Who knew Nigel Calder’s father was a skeptical reporter who was drawn into writing war time propaganda to help the Brits in World War II? Nigel Calder, a former editor of New Scientist (back before it became Non Scientist), and author of The Chilling Stars, is one of the few science journalists I really admire. So I was delighted when readers here told me Calder had started his own blog, and very interested to read a recent piece by him describing the parallels between World War II propaganda and official Climate Science gloss productions.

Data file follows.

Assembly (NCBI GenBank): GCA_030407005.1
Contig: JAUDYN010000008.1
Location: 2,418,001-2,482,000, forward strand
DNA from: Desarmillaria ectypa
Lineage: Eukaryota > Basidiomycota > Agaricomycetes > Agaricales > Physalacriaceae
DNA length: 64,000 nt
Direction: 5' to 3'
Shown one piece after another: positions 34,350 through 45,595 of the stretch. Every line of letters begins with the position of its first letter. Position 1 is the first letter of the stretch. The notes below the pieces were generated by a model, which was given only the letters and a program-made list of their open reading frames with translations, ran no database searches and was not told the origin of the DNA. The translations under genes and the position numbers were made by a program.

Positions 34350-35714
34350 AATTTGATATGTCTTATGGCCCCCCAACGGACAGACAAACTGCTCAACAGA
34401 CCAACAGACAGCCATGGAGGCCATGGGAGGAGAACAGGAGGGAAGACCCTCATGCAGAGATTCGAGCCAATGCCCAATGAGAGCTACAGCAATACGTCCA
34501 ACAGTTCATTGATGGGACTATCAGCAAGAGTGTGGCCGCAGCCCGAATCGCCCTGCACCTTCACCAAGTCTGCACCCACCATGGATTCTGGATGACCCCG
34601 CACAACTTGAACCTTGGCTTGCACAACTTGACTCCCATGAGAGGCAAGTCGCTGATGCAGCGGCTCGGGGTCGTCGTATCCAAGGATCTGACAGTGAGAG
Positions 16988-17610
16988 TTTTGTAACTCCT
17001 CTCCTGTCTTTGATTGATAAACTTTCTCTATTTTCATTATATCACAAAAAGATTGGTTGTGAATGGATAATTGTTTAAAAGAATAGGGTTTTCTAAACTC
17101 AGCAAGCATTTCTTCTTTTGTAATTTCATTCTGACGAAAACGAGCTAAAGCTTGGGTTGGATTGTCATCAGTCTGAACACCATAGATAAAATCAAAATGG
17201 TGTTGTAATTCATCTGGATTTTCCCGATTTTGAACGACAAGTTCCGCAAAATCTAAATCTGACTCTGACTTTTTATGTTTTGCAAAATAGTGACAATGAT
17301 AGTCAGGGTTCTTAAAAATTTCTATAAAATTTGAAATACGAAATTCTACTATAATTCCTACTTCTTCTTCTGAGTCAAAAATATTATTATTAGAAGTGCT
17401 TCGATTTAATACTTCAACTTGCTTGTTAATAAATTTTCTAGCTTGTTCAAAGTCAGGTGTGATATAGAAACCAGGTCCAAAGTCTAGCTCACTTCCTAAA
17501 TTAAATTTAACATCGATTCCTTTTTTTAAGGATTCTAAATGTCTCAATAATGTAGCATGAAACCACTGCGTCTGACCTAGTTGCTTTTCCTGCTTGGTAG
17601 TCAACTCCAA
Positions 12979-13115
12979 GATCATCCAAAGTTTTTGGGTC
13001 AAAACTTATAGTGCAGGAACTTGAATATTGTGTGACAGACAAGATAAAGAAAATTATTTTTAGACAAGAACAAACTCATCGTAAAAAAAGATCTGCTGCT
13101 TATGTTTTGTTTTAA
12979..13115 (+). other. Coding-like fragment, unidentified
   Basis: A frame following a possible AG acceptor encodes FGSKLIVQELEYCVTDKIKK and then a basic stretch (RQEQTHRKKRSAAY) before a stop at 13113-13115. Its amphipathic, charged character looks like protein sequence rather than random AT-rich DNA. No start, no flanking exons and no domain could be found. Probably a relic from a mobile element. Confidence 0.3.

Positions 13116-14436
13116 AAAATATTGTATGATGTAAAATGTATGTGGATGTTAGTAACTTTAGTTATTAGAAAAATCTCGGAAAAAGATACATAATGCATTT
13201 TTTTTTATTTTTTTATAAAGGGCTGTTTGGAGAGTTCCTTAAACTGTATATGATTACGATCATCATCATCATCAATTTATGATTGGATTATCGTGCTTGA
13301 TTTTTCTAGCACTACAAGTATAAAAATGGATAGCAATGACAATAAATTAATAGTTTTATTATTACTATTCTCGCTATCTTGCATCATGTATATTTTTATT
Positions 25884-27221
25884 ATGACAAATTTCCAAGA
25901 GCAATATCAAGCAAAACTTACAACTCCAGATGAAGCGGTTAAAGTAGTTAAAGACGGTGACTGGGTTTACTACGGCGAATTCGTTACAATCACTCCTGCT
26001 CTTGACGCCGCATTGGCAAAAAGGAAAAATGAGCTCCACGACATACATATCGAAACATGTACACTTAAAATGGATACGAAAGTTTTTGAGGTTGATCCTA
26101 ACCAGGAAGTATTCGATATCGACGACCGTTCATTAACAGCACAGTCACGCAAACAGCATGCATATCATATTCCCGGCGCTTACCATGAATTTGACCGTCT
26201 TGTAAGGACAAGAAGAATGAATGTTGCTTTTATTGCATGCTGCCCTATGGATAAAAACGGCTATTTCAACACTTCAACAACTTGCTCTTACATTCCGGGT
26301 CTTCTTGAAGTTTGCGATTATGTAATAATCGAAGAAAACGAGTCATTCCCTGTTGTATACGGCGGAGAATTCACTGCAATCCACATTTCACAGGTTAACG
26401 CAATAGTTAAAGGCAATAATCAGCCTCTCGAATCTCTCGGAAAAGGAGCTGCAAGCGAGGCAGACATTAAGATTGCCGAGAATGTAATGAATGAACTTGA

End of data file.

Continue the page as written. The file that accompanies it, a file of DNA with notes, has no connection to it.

My story was about a discovery in the physics of the weather. To find anything comparable you have to go back to the 18th Century. That was when the postmaster of Philadelphia, Benjamin Franklin by name, flew a kite in a thunderstorm. He proved that lightning is just a big electric spark. To be precise, he described how to do the experiment, and let the French try it first. They lived to tell the tale, so Franklin repeated it for himself. A very prudent postmaster.
In 1996, in Copenhagen, the climate physicist Henrik Svensmark made another discovery just as amazing. [...]